In an understated comment to a Denver radio station Tuesday, Mitt Romney suggests that one way to pay for his 20 percent cut in the tax rate is to limit itemized deductions to $17,000. For those, like himself, who itemize millions, it's a big hit.
The rich may not be as secure as they hope under a President Romney.
On Tuesday, the former Massachusetts governor said one option he is considering is to limit federal income-tax deductions to $17,000 per household.
If this option became a part of the Romney economic plan, tax analysts say, it would hit the wealthiest taxpayers the hardest, because they tend to itemize their deductions when they file their federal income taxes. Limiting deductions would also make it possible for Mr. Romney to stick to his plan not to add to the tax burden of low- and middle-income Americans.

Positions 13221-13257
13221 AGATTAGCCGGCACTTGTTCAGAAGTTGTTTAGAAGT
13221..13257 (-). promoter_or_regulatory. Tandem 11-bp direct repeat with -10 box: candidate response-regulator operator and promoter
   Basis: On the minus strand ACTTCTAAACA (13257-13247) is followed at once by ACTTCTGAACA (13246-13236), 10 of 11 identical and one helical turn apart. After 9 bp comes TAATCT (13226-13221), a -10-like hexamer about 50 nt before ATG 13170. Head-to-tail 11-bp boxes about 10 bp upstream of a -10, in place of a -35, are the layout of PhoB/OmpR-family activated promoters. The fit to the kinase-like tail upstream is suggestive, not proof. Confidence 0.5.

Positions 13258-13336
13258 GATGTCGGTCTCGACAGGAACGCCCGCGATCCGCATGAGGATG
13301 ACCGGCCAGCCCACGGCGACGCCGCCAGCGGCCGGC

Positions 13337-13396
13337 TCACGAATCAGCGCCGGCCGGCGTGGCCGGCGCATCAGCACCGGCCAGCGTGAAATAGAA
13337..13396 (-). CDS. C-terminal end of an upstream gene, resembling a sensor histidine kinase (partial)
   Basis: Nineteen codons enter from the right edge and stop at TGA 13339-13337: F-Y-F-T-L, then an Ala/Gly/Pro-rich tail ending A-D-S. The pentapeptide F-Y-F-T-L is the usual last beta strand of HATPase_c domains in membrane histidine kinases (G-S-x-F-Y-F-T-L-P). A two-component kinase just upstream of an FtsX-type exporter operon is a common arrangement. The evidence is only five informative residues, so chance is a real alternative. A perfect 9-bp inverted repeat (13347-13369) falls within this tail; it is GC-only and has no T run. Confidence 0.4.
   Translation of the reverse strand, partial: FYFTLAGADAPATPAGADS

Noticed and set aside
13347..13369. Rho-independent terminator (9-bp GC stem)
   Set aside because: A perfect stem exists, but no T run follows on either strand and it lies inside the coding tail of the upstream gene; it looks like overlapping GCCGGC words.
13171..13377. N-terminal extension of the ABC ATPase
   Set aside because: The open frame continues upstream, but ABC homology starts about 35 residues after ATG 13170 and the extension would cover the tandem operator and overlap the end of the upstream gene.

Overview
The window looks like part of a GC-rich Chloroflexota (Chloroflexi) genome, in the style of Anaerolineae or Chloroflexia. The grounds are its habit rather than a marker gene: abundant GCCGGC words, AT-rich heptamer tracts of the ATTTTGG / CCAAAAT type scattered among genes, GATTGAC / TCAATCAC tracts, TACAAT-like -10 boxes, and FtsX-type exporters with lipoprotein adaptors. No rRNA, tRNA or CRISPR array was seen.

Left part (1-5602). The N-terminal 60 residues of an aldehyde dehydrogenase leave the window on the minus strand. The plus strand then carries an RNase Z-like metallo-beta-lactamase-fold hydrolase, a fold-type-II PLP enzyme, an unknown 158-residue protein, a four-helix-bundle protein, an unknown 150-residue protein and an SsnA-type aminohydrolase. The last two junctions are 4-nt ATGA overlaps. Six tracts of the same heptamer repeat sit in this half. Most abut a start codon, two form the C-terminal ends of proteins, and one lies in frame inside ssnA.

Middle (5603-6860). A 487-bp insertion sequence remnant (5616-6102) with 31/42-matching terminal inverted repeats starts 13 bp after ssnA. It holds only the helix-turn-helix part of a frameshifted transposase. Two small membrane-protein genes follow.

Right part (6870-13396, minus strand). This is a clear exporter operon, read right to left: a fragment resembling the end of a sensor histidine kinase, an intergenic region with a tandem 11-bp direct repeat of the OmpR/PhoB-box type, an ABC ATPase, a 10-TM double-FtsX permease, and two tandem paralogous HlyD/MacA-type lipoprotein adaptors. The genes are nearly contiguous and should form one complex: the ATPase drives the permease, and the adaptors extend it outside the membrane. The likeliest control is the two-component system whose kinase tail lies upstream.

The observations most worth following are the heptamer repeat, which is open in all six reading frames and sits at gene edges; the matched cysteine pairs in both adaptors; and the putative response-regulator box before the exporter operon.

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This is not to say the wealthiest won't get some benefits. Romney still wants to reduce taxes 20 percent across the board. But his suggestion to radio station KDVR in Denver on Tuesday might well raise some howls among the well-heeled.
"You could use your charitable deduction, your home mortgage deduction, or others – your health-care deduction, and you can fill that bucket, if you will, that $17,000 bucket, that way," Romney said. "And higher-income people might have a lower number."